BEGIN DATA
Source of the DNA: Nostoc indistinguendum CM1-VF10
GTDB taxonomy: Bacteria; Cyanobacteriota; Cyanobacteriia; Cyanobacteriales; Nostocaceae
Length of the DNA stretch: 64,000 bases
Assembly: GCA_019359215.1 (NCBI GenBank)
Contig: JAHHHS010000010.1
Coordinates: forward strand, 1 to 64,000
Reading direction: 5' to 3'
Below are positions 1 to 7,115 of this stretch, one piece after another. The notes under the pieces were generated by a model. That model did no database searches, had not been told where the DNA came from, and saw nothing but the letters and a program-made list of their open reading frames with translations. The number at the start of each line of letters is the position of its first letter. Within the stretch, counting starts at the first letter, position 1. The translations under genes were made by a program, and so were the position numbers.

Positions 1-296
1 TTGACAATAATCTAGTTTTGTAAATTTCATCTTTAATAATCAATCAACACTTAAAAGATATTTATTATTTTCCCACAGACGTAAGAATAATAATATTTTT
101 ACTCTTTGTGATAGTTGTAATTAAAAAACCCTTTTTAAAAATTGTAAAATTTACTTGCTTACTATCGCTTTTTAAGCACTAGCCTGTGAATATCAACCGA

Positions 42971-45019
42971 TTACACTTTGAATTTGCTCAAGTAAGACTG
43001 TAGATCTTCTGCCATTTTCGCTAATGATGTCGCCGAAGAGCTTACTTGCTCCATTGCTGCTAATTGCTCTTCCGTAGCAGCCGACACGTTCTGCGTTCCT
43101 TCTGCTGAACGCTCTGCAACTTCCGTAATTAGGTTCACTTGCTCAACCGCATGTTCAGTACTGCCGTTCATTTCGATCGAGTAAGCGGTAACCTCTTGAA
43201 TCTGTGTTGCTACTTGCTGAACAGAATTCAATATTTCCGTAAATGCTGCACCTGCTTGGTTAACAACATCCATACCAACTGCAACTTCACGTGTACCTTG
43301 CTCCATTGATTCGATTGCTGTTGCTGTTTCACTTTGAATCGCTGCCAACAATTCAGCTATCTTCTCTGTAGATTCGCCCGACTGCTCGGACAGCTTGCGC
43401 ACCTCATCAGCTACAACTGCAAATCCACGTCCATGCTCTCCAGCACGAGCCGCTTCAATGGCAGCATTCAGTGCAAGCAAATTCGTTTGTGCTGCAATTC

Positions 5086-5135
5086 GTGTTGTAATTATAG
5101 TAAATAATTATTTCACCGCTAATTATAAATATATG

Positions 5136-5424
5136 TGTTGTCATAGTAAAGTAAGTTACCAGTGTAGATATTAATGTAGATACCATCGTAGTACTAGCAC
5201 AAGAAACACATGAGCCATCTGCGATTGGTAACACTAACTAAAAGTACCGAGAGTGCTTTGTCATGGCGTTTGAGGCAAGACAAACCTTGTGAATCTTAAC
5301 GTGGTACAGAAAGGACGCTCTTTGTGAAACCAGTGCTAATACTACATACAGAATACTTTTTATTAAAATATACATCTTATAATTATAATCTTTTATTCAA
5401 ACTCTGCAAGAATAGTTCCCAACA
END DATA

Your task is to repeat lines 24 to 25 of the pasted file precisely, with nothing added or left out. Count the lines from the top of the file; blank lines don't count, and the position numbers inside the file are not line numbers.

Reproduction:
5201 AAGAAACACATGAGCCATCTGCGATTGGTAACACTAACTAAAAGTACCGAGAGTGCTTTGTCATGGCGTTTGAGGCAAGACAAACCTTGTGAATCTTAAC
5301 GTGGTACAGAAAGGACGCTCTTTGTGAAACCAGTGCTAATACTACATACAGAATACTTTTTATTAAAATATACATCTTATAATTATAATCTTTTATTCAA